speedycgi/pperl equivalent? 
Author Message
 speedycgi/pperl equivalent?

Is there an equivalent of SpeedyCGI or PPerl for Ruby?

  http://www.*-*-*.com/ (a.k.a. PersistentPerl)
  http://www.*-*-*.com/

They work by changing the #!/usr/bin/perl line to #!/usr/bin/speedy or
#!/usr/bin/pperl. The replacement version embeds the Perl interpreter.
The first time it's run, it loads the interpreter, compiles the script,
and daemonizes itself after establishing a Unix socket (or TCP listening
socket). Then the second time the binary is run it will detect that the
daemon already exists and then just run the already-compiled script in
the daemon process, communicating through the socket.

So in effect it is like FastCGI, but without the web/CGI-like protocol
stuff. To use PPerl/SpeedyCGI, just replace the shebang line.

--
dave



Sun, 07 Aug 2005 03:31:33 GMT  
 speedycgi/pperl equivalent?
It sounds kind of neat, like a more automagic fastcgi.  I don't think that
Ruby has anything like this currently.  Your options are fastcgi, modruby,
or webrick pretty much if you want to benefit from a persistent
interpreter.  As far as pre-"compilation" of scripts, Ruby doesn't have
anything like that afaik, aside from something like bRuby, but I don't
know how fast that is or if anyone is using it for this purpose (dumping
the AST so it can be reloaded), like .pyc files in Python.

Are you interested in porting it?

--Gabriel

Quote:

> Is there an equivalent of SpeedyCGI or PPerl for Ruby?

>   http://daemoninc.com/SpeedyCGI/ (a.k.a. PersistentPerl)
>   http://search.cpan.org/dist/PPerl/PPerl.pm

> They work by changing the #!/usr/bin/perl line to #!/usr/bin/speedy or
> #!/usr/bin/pperl. The replacement version embeds the Perl interpreter.
> The first time it's run, it loads the interpreter, compiles the script,
> and daemonizes itself after establishing a Unix socket (or TCP listening
> socket). Then the second time the binary is run it will detect that the
> daemon already exists and then just run the already-compiled script in
> the daemon process, communicating through the socket.

> So in effect it is like FastCGI, but without the web/CGI-like protocol
> stuff. To use PPerl/SpeedyCGI, just replace the shebang line.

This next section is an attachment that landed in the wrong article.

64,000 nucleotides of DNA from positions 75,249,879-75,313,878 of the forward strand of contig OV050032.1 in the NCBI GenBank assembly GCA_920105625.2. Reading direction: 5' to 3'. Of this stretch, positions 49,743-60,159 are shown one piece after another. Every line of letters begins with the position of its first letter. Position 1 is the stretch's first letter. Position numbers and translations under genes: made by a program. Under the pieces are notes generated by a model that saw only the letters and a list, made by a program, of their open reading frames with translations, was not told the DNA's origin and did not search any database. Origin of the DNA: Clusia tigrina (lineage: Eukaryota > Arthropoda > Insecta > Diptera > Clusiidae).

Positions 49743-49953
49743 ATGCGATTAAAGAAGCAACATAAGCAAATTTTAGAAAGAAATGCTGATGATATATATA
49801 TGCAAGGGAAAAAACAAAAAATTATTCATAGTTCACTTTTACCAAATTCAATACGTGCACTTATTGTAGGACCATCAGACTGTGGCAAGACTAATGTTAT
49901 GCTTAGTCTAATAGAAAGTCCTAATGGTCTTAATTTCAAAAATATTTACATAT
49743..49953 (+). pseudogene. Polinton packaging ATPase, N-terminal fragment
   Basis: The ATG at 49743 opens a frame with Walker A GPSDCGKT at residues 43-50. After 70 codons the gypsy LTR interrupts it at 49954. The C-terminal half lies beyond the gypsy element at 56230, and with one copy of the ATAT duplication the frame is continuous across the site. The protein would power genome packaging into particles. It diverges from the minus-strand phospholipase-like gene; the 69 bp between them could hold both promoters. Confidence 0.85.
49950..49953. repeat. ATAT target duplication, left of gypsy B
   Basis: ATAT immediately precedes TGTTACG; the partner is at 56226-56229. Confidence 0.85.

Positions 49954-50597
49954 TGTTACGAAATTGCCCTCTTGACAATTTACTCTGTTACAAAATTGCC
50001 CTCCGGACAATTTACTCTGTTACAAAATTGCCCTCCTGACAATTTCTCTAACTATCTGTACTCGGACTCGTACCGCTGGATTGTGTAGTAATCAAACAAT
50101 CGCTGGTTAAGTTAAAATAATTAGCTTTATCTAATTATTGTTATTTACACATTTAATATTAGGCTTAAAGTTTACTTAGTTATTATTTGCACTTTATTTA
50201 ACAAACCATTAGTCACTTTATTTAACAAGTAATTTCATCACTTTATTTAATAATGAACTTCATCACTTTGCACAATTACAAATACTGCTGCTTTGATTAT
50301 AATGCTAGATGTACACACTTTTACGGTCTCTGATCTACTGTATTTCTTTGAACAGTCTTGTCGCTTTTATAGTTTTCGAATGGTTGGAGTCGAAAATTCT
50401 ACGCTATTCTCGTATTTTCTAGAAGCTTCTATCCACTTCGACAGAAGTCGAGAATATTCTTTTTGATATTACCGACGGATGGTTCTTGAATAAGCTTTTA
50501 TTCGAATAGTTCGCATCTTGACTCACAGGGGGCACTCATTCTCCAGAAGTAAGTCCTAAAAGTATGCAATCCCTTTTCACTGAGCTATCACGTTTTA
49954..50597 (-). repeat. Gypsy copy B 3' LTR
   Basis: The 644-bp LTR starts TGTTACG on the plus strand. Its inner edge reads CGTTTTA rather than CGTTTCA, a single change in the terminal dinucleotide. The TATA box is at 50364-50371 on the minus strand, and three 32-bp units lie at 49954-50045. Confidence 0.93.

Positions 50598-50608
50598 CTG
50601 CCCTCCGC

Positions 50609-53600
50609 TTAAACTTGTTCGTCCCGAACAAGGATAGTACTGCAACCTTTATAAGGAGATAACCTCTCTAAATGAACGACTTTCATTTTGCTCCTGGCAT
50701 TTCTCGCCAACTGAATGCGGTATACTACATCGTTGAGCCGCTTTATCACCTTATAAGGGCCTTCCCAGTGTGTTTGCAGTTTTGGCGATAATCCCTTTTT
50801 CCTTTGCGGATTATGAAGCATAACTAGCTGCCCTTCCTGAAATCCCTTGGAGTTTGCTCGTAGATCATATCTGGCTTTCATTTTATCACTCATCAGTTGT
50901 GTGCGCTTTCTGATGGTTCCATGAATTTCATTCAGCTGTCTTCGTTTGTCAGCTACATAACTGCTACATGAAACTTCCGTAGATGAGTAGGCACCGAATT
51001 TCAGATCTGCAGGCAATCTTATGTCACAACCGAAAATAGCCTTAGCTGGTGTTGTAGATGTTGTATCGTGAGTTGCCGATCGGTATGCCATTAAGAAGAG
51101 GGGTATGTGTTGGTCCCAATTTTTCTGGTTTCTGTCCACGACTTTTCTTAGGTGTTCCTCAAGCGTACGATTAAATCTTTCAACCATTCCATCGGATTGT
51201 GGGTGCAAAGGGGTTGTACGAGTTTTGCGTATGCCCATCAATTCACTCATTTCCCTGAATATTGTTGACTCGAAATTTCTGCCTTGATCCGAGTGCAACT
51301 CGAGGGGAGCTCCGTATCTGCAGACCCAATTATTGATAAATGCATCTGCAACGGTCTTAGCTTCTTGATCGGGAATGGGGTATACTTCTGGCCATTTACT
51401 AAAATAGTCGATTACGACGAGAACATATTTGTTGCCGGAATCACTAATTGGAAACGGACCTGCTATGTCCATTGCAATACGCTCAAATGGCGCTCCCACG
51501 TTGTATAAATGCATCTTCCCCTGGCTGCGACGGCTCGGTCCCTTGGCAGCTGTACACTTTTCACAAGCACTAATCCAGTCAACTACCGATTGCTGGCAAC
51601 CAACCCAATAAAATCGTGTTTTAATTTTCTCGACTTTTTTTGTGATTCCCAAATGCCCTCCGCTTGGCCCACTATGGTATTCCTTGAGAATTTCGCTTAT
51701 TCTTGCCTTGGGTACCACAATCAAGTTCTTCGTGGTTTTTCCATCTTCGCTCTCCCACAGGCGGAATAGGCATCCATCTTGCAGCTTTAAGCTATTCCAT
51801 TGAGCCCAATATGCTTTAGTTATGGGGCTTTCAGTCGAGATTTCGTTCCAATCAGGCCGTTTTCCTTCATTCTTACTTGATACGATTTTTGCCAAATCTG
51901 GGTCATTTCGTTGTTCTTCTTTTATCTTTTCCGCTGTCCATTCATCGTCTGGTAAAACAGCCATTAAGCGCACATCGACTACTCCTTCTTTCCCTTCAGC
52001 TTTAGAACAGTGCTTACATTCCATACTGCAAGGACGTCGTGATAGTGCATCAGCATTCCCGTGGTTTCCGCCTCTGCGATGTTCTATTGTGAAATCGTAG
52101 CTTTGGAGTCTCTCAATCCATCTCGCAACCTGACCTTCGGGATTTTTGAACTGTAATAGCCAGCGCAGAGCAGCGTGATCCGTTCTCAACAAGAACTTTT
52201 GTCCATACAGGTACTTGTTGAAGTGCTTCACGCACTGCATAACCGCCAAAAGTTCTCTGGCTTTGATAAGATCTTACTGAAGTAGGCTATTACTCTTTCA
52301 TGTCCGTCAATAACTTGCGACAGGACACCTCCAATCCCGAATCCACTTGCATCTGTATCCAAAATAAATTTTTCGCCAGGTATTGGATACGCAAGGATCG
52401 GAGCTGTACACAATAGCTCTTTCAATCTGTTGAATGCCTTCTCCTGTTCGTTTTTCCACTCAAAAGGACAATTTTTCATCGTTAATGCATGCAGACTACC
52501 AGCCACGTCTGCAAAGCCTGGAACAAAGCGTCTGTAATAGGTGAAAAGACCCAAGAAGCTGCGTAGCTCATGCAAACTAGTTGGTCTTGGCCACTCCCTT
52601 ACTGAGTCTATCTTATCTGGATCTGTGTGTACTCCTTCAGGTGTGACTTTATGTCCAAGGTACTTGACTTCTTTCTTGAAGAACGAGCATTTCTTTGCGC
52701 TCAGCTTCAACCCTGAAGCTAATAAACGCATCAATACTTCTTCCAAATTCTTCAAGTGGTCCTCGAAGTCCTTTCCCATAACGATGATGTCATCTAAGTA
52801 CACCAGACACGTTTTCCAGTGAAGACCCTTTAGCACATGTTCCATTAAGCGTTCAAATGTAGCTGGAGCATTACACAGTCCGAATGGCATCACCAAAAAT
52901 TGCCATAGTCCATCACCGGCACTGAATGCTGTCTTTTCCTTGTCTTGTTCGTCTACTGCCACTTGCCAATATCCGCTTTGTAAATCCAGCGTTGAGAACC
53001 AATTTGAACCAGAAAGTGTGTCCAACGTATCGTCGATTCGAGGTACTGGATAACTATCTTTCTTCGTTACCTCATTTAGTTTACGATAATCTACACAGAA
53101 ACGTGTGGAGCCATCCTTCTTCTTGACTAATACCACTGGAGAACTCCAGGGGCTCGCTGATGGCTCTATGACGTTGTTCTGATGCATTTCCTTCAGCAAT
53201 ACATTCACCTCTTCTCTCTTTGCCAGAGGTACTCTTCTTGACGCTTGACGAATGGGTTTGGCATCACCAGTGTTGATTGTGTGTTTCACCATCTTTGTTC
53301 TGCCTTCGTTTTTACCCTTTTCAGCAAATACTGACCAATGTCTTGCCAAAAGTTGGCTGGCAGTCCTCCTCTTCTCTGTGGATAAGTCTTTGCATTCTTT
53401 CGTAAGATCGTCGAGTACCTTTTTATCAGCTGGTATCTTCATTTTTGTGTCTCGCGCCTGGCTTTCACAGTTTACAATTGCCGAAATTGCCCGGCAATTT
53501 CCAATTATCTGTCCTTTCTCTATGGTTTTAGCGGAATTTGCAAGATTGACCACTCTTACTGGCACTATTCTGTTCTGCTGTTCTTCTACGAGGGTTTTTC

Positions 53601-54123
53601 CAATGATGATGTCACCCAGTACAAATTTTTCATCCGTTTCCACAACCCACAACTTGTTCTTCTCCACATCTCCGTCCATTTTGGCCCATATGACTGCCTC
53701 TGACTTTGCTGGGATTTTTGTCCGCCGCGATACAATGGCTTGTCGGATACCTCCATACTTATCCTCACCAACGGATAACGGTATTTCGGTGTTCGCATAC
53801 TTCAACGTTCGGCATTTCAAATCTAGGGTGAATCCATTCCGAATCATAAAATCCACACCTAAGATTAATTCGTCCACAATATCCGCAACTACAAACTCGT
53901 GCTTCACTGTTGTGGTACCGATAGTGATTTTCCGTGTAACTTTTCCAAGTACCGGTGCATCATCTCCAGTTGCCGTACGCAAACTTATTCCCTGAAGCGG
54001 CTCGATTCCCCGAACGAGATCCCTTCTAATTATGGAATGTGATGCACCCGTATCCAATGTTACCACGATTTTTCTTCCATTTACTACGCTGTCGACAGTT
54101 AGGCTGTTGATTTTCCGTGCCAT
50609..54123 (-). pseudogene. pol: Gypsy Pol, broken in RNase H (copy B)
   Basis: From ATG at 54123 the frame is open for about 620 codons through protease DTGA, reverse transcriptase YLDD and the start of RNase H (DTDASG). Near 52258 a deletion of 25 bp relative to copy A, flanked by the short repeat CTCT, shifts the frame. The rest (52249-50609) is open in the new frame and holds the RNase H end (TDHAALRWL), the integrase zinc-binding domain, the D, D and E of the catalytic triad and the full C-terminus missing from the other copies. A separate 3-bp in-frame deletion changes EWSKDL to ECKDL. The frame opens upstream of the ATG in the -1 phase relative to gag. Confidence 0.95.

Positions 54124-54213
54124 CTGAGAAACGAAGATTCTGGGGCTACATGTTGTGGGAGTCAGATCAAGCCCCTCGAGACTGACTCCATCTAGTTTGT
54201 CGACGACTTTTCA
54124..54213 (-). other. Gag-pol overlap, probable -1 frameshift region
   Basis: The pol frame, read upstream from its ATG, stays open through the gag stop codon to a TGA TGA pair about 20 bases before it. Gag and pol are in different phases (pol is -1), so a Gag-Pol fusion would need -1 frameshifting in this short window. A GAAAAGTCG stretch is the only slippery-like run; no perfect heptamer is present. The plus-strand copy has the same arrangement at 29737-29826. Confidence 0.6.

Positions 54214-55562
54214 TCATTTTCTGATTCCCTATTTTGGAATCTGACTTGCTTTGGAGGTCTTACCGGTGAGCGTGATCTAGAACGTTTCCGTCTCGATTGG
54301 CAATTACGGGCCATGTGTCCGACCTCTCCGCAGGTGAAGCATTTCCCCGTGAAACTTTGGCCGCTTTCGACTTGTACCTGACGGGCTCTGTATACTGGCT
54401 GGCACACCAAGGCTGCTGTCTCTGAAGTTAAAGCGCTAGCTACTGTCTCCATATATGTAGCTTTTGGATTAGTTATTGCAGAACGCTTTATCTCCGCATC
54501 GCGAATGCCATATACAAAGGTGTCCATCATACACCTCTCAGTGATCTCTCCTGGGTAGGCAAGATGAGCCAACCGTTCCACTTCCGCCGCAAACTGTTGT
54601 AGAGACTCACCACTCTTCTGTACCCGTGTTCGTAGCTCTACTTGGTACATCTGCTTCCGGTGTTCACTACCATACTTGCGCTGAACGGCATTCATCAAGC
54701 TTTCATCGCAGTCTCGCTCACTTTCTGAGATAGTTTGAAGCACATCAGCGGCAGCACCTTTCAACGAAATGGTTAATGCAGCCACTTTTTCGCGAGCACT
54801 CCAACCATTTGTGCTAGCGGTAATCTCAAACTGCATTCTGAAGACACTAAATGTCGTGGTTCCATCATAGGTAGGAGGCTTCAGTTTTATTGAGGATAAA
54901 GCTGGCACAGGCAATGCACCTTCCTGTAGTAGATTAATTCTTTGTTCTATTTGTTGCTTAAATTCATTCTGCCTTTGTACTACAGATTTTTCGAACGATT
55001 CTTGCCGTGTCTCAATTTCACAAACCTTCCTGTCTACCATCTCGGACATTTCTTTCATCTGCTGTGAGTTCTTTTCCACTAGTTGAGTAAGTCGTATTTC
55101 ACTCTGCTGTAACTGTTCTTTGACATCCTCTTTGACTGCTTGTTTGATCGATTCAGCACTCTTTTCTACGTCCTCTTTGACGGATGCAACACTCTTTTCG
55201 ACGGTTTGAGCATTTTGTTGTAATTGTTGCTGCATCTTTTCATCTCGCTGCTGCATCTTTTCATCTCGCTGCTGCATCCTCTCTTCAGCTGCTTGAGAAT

> --
> dave



Sun, 07 Aug 2005 04:19:46 GMT  
 speedycgi/pperl equivalent?

Quote:

> Is there an equivalent of SpeedyCGI or PPerl for Ruby?

>  http://daemoninc.com/SpeedyCGI/ (a.k.a. PersistentPerl)
>  http://search.cpan.org/dist/PPerl/PPerl.pm

> They work by changing the #!/usr/bin/perl line to #!/usr/bin/speedy or
> #!/usr/bin/pperl. The replacement version embeds the Perl interpreter.
> The first time it's run, it loads the interpreter, compiles the script,
> and daemonizes itself after establishing a Unix socket (or TCP listening
> socket). Then the second time the binary is run it will detect that the
> daemon already exists and then just run the already-compiled script in
> the daemon process, communicating through the socket.

> So in effect it is like FastCGI, but without the web/CGI-like protocol
> stuff. To use PPerl/SpeedyCGI, just replace the shebang line.

Sounds similar to DRb

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Sun, 07 Aug 2005 05:56:13 GMT  
 speedycgi/pperl equivalent?

Quote:

> Is there an equivalent of SpeedyCGI or PPerl for Ruby?

>   http://daemoninc.com/SpeedyCGI/ (a.k.a. PersistentPerl)
>   http://search.cpan.org/dist/PPerl/PPerl.pm

Interesting. If the embedded interpreter restarts the CGI script for each
invocation, does that mean it loses global variables, so you couldn't keep a
persistent connection to a database for example? Or is that state carried
forward between invocations? (In which case why not just use mod_perl?)

Regards,

Brian.



Sun, 07 Aug 2005 23:07:38 GMT  
 speedycgi/pperl equivalent?

Quote:

> Interesting. If the embedded interpreter restarts the CGI script for each
> invocation, does that mean it loses global variables

[oops, found the FAQ!]

   How much of perl's state is kept when speedy starts another request?
   Do globals keep their values? Are destructors run after the request?

          Globals keep their values. Nothing is destroyed after the
          request. STDIN/STDOUT/STDERR are closed -- other files are not.

Not sure of the advantages over mod_perl though; you end up with a separate
pool of perl processes, in addition to Apache's pool of httpd servers. I
suppose if you use the C wrapper to handle CGI requests it means you don't
have to modify your web server (but then if you use mod_speedycgi then you
lose that benefit!)

Regards,

Brian.



Mon, 08 Aug 2005 00:27:06 GMT  
 speedycgi/pperl equivalent?

Quote:
> Not sure of the advantages over mod_perl though; ...

I think one is that you can use this for arbitrary scripts, run from
the command line.  

(Or does mod_perl do this?  I thought it was just for CGI processes.)

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Mon, 08 Aug 2005 00:45:04 GMT  
 
 [ 6 post ] 

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